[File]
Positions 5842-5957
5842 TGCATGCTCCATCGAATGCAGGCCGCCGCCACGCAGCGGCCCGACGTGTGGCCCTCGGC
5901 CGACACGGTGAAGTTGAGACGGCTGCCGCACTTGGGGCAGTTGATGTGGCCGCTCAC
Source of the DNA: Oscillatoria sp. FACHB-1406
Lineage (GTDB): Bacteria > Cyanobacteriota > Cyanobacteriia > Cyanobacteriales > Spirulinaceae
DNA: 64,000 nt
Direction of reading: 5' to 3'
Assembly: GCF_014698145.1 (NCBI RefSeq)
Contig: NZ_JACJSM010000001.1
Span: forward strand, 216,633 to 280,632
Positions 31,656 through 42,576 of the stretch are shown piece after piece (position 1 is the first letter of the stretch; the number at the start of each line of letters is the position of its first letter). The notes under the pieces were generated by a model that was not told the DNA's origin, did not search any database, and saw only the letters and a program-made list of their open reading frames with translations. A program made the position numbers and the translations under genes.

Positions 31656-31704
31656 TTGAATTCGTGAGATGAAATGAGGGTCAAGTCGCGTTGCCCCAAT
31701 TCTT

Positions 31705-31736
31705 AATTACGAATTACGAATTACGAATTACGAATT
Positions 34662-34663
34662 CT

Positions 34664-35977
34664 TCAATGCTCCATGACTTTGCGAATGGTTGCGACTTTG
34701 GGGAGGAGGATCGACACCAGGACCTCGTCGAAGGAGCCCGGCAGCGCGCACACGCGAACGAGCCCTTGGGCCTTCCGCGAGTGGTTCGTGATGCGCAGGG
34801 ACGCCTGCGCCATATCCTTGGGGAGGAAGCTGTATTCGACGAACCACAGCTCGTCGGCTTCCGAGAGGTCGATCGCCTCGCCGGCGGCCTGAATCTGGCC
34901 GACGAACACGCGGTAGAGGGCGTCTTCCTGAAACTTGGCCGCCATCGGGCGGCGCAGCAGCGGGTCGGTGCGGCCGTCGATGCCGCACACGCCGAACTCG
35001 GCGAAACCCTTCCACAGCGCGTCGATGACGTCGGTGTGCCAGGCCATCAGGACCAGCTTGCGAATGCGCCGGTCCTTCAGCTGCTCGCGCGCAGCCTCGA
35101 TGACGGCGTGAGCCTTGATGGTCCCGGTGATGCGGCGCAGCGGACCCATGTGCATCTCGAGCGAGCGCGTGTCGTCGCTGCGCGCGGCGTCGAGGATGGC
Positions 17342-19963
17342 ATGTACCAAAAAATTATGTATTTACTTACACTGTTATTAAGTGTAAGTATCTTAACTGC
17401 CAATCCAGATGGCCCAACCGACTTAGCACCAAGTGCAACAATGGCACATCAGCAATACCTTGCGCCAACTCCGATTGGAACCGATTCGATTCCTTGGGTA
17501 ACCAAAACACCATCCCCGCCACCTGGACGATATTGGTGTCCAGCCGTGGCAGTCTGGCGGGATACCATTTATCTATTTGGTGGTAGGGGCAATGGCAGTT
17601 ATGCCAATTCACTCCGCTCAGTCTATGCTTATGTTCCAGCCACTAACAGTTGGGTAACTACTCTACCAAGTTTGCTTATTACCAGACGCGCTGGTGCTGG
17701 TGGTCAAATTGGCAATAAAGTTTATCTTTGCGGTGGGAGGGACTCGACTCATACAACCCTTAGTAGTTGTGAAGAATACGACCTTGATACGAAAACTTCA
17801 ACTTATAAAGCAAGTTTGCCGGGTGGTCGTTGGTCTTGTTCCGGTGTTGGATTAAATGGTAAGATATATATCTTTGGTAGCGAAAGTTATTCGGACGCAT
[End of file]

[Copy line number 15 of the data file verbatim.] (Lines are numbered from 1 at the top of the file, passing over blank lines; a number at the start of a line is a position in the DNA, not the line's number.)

Positions 31705-31736